Our nation invests twice as much as most nations in medical costs, 31% of which goes to insurance company salaries and advertising costs. Our prescription drugs cost at least twice what they cost in European nations.
By Dr. Stephen R. Keister / February 27, 2009
In this old curmudgeon’s opinion President Obama presented a first rate program in his speech to Congress. As a proud liberal it was satisfying that he articulated the economic program which he has planned in a way that most Americans can understand the content. Of course there are issues in his overall program, re civil rights, rendition, and lack of ardor in pursuing the last administration’s criminal conduct, that we can take exception to; however, on balance I must agree with Chris Matthews’ post address comments, that by and large he veered toward the left. Yet I am quite concerned regarding the conference about health care that is planned for next week at the White House.
A release from Physicians for a national Health Care Program on Feb. 24, tells us that the insurance and pharmaceutical industries are drowning Washington in money in opposition to universal, single payer health care. There are surely certainly multiple ominous signs:
1) Sen. Max Bauchus several weeks ago announced that universal single payer care was “off the table.” As I noted in an earlier submission to The RagBlog, Sen. Bauchus, according to OpenSecrets.org, has enjoyed outstanding campaign contributions from the insurance, pharmaceutical and health care industries.
2) Campaign For America’s Future in a recent publication — “Health Care – Kennedy-led workhorse group nears consensus on individual mandates:”
Led by Sen. Ted Kennedy (D-MA), a diverse group of senators, lobbyists for health insurance companies, pharmaceutical companies, small businesses, and doctors have been in quiet negotiations on a prospective universal health care plan since last fall. Although “not all industry groups are in complete agreement,” they are “embracing the idea that comprehensive health care legislation should include a requirement that every American carry insurance.”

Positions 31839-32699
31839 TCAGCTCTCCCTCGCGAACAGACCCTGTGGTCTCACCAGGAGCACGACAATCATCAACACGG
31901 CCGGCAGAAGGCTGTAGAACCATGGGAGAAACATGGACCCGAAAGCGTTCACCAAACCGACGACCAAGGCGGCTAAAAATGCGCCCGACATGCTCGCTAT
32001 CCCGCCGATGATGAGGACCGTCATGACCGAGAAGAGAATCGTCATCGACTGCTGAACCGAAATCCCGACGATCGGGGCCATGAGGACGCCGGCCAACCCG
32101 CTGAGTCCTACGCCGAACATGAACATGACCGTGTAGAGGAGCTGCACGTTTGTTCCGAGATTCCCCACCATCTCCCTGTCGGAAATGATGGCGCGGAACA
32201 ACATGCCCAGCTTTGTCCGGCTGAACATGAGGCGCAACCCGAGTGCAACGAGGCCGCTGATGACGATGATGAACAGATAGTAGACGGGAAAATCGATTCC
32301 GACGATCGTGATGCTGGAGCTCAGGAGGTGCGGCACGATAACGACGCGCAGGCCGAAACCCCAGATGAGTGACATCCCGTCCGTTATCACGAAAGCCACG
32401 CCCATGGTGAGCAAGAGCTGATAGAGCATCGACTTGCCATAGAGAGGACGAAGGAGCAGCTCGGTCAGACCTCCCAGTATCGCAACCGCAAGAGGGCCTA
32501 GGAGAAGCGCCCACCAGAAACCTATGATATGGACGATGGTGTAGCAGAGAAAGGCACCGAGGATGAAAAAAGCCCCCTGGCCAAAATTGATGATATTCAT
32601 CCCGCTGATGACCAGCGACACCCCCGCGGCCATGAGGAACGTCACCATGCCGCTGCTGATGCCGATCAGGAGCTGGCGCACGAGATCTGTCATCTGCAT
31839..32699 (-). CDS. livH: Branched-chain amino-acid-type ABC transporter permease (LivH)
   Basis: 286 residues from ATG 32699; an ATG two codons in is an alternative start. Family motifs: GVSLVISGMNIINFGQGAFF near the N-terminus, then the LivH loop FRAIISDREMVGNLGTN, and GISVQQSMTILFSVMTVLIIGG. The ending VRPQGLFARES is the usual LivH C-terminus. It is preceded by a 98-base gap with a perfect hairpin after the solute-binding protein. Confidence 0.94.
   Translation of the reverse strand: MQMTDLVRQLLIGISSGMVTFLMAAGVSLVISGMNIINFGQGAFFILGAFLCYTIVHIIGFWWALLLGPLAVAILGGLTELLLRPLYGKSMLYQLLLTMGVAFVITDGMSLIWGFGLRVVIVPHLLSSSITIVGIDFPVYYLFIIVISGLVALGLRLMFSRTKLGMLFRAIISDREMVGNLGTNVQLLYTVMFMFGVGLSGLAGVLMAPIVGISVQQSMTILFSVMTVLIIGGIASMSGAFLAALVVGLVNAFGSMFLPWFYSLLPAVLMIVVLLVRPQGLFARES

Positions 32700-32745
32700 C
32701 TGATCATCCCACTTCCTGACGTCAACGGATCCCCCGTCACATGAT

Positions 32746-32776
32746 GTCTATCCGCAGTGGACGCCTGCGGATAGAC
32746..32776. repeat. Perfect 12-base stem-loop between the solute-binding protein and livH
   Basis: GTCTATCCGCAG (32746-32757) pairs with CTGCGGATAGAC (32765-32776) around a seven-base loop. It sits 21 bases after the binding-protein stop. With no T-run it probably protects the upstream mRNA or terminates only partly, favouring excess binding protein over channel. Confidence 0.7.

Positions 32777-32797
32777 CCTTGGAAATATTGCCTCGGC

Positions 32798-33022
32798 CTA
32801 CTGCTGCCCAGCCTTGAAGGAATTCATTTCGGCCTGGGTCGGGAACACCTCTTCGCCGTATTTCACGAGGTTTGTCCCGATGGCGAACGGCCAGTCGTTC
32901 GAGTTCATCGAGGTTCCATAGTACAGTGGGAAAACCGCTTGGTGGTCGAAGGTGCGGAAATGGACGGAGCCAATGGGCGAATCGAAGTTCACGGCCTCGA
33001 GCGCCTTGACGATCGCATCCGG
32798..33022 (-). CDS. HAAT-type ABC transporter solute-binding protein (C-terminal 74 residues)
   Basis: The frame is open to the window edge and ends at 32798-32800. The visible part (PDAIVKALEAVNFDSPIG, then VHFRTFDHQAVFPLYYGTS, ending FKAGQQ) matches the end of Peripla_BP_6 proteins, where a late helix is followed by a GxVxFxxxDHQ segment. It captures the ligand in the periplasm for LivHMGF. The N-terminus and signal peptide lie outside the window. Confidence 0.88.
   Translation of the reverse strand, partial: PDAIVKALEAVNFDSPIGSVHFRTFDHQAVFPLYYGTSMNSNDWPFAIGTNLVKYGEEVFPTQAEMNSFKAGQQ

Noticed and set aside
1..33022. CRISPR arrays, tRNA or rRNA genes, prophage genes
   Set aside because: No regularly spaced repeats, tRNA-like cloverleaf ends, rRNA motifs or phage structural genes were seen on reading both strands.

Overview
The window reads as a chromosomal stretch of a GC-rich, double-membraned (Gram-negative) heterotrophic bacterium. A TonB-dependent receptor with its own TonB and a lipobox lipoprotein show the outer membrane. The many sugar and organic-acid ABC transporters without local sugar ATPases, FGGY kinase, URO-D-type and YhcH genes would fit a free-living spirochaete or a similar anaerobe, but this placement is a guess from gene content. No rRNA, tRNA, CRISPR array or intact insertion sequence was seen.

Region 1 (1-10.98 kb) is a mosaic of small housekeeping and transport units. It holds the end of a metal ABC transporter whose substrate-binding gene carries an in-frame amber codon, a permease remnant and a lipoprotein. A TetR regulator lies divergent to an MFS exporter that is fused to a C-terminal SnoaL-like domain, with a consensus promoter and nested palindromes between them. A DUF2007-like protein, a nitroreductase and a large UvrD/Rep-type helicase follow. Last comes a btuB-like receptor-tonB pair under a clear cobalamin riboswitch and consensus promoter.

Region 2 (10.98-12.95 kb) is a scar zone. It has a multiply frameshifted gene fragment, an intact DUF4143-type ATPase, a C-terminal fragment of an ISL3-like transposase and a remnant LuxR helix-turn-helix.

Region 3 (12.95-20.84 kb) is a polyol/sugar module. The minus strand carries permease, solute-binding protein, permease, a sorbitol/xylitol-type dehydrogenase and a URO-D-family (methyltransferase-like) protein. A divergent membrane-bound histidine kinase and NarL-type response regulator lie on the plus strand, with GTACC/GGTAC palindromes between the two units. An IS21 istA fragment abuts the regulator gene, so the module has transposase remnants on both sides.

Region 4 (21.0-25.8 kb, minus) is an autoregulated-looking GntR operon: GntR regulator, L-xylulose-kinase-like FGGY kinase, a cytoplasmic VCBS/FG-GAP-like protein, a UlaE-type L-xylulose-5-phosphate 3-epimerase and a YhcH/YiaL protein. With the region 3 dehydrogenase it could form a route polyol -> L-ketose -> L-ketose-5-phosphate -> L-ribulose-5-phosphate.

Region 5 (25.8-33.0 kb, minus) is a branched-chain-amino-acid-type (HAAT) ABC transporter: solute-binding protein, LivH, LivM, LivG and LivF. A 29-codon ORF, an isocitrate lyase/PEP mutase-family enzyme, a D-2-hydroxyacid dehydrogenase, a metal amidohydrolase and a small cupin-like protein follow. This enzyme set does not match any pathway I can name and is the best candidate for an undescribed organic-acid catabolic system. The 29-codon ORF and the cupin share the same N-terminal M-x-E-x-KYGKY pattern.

When I read about “quiet negotiations,” why does Vice President Cheney’s secret negotiations with the oil companies in 2001 come to mind? As with Cheney — not including the nature preservationists, or opponents of global warming — there is no mention of Sen. Kennedy including Physicians for a National Health Program, the California Nurses Union, or any labor union or consumer organizations to his discussion. Further, the mandate that citizens must purchase health insurance is a concession to the insurance industry, in spite of the fact that certain constitutional scholars have raised the objection that an individual cannot be required by law to buy from a private industry. To do so is not taxation, but a very unique obligation.
3) Physicans For A National Health Care Program on Feb. 20, publicly requested Sen. Kennedy to provide universal coverage and keep costs low. It was once again pointed out that the Massachusetts model of health care is a failing plan and further pointed out that we are facing a health care crises in this country because private insurers are driving up costs with unnecessary overhead, bloated executive salaries and an unquenchable quest for profits — all at the expense of American consumers. “‘Massachusetts failed attempt at reform is little more than a repeat of experiments that haven’t worked in other states. To repeat that on a model would be nothing short of Einstein’s definition of insanity.”
With the release of the PNHP press statement was published an open letter signed by some 600 Massachusetts physicians, addressed to Sen. Kennedy, requesting that he consider single payer, universal health care. More on physician participation later save to note that PNHP incorporates 15,000 doctors, and their plan, incorporated in HR 676, is endorsed by the 150,000 member American College of Physicians. It should be noted that the American Medical association has never publicly endorsed universal single payer care; however, the AMA also opposed Medicare when it was enacted, and has always been cozy with the insurance and pharmaceutical industries. Further, less than 50% of physicians in this country are members of the AMA.